Eric Umansky is a deputy managing editor of ProPublica, where he has overseen two Pulitzer Prize-winning projects. Most recently, a series he edited on NYPD abuse of “nuisance abatement” laws won the Pultizer Gold Medal for Public Service. Umansky now oversees ProPublica's Trump administration coverage, including the Trump, Inc. podcast with WNYC. He also manages ProPublica's audience, engagement reporting, and research teams. Umansky is a co-founder of Document Cloud. Umansky joined ProPublica back when it started in 2008. Before that, he wrote a column for Slate. Umansky has also written for The New York Times, The Washington Post, and many others.
The comments were captured in body-worn camera footage the NYPD recently disclosed, 20 months after Kawaski Trawick was shot in his apartment while holding a bread knife.
Recently released documents show that NYPD commissioners have used their authority to reject the civilian review board’s recommendations and even guilty pleas from officers themselves.
What It Looks Like When the New York City Police Commissioner Has “Unchecked Power” Over Officer Discipline
While a civilian board can prosecute misconduct cases involving NYPD officers, the police commissioner has the final word. Frequently, that power is used to reduce penalties.
It Wasn’t the First Time the NYPD Killed Someone in Crisis. For Kawaski Trawick, It Only Took 112 Seconds.
Trawick was alone in his apartment when an officer pushed open the door. He was holding a bread knife and a stick. “Why are you in my home?” he asked. He never got an answer.
The NYPD Said the Killing of Kawaski Trawick “Appears to Be Justified.” Video Shows Officers Escalated the Situation.
Footage shows the killing of the 32-year-old Black man in his home by a white officer — over the objections of his Black, more-experienced partner. Both officers are still on duty.
The NYPD has regularly failed to turn over key records and videos to police abuse investigators at New York’s Civilian Complaint Review Board. “This just seems like contempt,” said the now-retired judge who ordered the NYPD to use body cameras.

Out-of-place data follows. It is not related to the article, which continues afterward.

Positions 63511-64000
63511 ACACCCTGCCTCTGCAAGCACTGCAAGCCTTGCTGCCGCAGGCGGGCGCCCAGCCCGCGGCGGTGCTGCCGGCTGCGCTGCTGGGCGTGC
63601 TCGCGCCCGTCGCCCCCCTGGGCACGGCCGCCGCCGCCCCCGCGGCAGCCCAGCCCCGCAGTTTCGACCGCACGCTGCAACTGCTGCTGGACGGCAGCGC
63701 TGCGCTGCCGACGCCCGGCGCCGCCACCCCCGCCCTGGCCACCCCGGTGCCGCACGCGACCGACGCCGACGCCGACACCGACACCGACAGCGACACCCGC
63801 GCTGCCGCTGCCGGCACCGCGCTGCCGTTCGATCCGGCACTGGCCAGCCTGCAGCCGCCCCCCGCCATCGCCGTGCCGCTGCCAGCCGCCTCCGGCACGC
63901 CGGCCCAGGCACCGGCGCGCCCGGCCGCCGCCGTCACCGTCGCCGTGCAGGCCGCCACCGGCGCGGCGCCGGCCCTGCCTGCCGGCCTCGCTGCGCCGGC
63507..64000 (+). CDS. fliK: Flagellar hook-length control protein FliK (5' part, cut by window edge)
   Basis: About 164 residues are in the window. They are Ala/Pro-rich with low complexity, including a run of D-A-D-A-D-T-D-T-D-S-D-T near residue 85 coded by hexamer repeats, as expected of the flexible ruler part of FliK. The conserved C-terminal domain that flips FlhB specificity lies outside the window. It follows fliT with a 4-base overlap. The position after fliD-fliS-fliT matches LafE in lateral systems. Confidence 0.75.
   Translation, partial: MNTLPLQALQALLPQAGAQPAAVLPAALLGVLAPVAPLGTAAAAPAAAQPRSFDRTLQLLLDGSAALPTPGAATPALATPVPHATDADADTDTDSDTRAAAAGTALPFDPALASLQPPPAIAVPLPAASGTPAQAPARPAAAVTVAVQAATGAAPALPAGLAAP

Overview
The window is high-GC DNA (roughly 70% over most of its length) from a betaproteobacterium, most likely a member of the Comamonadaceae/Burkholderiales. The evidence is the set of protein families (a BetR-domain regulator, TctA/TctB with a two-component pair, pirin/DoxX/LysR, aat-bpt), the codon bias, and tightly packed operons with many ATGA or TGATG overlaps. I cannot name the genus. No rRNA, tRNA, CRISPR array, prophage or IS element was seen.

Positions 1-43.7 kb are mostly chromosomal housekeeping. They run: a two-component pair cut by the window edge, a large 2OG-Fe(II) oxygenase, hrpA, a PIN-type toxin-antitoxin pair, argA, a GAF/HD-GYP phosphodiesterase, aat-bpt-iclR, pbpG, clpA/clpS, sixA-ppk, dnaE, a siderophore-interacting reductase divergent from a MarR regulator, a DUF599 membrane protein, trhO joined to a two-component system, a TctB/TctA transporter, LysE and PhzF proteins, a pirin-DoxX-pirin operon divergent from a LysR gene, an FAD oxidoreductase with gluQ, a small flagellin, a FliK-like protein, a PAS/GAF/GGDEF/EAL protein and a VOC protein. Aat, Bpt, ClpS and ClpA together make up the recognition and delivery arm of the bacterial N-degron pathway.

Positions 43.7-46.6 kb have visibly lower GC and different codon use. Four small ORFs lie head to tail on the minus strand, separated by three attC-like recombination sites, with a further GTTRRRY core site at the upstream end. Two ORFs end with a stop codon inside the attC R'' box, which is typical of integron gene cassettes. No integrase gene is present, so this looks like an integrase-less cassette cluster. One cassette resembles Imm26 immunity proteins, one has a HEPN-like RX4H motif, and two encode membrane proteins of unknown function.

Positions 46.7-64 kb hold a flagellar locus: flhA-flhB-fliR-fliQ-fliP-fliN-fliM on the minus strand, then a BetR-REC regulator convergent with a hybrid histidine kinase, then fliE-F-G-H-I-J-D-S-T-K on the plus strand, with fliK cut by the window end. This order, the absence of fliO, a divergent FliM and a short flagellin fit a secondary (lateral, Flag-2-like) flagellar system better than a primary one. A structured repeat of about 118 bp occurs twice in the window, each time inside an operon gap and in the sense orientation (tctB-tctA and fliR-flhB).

ProPublica obtained these police records from New York City’s Civilian Complaint Review Board. NYPD unions are suing to halt the city from making the data public.
After New York state repealed a law that kept NYPD disciplinary records secret, ProPublica obtained data from the civilian board that investigates complaints about police behavior. Use this database to search thousands of allegations.
New York’s Civilian Complaint Review Board made 212 requests for body-worn camera footage in May. The NYPD sent only 33 responses, according to a memo obtained by ProPublica.
ProPublica Deputy Managing Editor Eric Umansky’s family saw an unmarked NYPD cruiser hit a Black teenager. He tried to find out how it happened, and instead found all of the ways the NYPD is shielded from accountability.
An Illustrated History of Government Agencies Twisting the Truth to Align With White House Misinformation
When Trump pushes outlandish misinformation, his federal agencies have turned it into official guidance and policy. Some have later had to reverse themselves.
A Parent at My Kids’ School Tested Positive. New York City Didn’t Tell Us and Hasn’t Closed the School.
It’s even planning to keep a school open after a student tested positive. Its stance is in strong contrast to many other cities across the country.
It’s not just that there’s a lot to pay attention to.
This week, our podcast with WNYC looks at how Trump has taken his way of doing business to the government. We’ll be here every two weeks.
The “Trump, Inc.” team listened to all of special counsel Robert Mueller’s testimony. We talk about what wasn’t said.
In this week’s episode, we explore some of Donald Trump’s partners — including a developer with no site and no funding — and find one reason Trump might’ve needed to enlist help from the very top of Russia’s government.
Here’s what to keep in mind while waiting for special counsel Robert Mueller’s report.
An Emoluments Suit Against Trump Is Moving Ahead. We Spoke to a Plaintiff About What’s Next. — “Trump, Inc.” Podcast Extra
We interview the District of Columbia Attorney General Karl Racine about the suit, what it might uncover and why the Founding Fathers put the Emoluments Clause in the Constitution.
Trump has long worked to enforce silence. And he’s been trying to take the practice to the White House.
Our podcast investigation is back — and this time we’re looking at more than just the president’s family.